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Medieval Hungary: The Age of the Árpád Dynasty

Medieval Hungary: The Age of the Árpád Dynasty

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The year 2022 marks the 800th anniversary of the issuance of the Golden Bull by King Andrew II.  Issued at the 1222 Diet held at Fehérvár, the Golden Bull is one of the cornerstones of the medieval Hungarian constitutional system and its anniversary created a perfect opportunity to organize a major exhibition dedicated to Hungary’s first ruling house, the Árpád Dynasty. Such an exhibition has been planned for at least a decade and curators at the Hungarian National Museum have prepared a proposal for a major exhibition with international loans. In 2017 government support came, along with the decision that the exhibition should be held at Székesfehérvár, to mark the anniversary of the Golden Bull and to inaugurate a newly renovated museum building belonging to the King Saint Stephen Museum. Curators were appointed from both institutions and the long work of securing loans and preparing a catalog was began. At the beginning of 2019 a new government-funded institution, the Institute of Hungarian Research started its operations. The Minister of Human Resources (in charge of cultural affairs) delegated this Institute to the consortium preparing the exhibition. Work continued and the scheduled date of opening was nearing – although the renovation of the Székesfehérvár museum building was not yet completed.

Installation view

Then late in December of 2021, Miklós Kásler, Minister of Human Resources – in agreement with the newly appointed director of the Hungarian National Museum, László L. Simon – announced in an email that the appointment of the curators (Etele Kiss, Ágnes Ritoók, and Erika Simonyi of the Hungarian National Museum) is being withdrawn, and Miklós Makoldi of the Institute of Hungarian Research is appointed as the new curator of the exhibition. Making such a move three months before the opening of a major exhibition is quite surprising even in Hungary and naturally, a scandal broke out. Given the fact that Miklós Makoldi, an archeologist without a doctorate and any relevant museum-related expertise was about to take over the results of three years of work by a team of experienced museum curators, many scholars decided that they no longer wish to participate in such a project. In the end, 25 scholars signed an open letter, withdrawing their contributions from the catalog of the exhibition (which was already nearing completion). In this situation, many people doubted that the exhibition could be opened at all. In the end, the exhibition – titled Kings and Saints, The Era of the Árpád Dynasty – opened on March 18, 2022, in a former monastery turned into a museum at Székesfehérvár. Due to the circumstances, however, the result amounts to a monumental missed opportunity.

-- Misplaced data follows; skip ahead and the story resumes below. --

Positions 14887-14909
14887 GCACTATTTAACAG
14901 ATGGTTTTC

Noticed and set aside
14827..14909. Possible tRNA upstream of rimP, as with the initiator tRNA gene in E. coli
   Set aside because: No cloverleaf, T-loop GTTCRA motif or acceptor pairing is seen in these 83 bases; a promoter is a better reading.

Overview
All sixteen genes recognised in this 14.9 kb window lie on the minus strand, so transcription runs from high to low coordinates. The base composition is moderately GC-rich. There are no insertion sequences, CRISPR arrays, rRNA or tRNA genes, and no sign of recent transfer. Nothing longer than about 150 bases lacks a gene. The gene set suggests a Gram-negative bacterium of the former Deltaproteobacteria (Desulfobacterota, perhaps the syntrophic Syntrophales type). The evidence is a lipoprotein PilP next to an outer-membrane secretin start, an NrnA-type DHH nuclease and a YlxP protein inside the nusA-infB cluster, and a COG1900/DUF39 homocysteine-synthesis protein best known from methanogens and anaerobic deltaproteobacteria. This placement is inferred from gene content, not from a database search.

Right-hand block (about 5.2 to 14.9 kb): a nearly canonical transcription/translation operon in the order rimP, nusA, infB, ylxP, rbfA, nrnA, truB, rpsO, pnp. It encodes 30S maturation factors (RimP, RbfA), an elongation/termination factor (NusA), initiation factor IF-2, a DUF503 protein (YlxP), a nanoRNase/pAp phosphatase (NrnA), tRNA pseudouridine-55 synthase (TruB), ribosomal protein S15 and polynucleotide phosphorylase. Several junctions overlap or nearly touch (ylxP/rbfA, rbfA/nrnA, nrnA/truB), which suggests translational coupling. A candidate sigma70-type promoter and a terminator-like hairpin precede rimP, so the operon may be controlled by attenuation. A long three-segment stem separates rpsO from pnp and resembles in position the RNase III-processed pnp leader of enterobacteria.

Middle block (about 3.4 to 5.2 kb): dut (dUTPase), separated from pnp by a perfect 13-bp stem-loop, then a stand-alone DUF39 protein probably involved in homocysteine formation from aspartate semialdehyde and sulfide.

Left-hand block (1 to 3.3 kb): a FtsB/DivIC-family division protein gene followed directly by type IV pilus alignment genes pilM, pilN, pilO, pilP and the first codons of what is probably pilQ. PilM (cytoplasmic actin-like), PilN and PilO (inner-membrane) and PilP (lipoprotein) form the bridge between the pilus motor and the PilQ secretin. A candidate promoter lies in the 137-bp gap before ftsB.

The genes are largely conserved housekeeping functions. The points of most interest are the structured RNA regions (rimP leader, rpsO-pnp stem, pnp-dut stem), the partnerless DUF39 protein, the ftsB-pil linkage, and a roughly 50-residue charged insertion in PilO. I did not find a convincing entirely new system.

The Monomachos Crown (Hungarian National Museum)

Let me explain in detail. Makoldi, the new curator of the exhibition, had no chance or time to change the concept of the exhibition. He only modified three rooms of the exhibition, mainly to remove references to the non-Hungarian population of medieval Hungary (including Carolingians and Slavs from the first section dealing with the Hungarian conquest and a chapter about Muslims, Jews, and various Eastern nomadic people living in the Kingdom of Hungary). You can read the explanation of the Institute and see for yourself. In any case, the new curator worked with the original synopsis and object list – taking over other people’s work, if you will. However, the original concept could not be realized. Several important loans did not make it to Székesfehérvár (the Cross of Adelheid from Lavantall is one such object mentioned in the press, but there are many others). It is hard to tell what role the scandal played in the case of missing loans – I think the venue in Székesfehérvár may also have played a role in this. Not the address itself, but the fact that the museum building in Székesfehérvár was completed just a few weeks before the opening of the exhibition, so lenders could not verify that it is up to international standards needed for sensitive objects. 

Lehel’s horn from Jászberény

Enklopion from Maastricht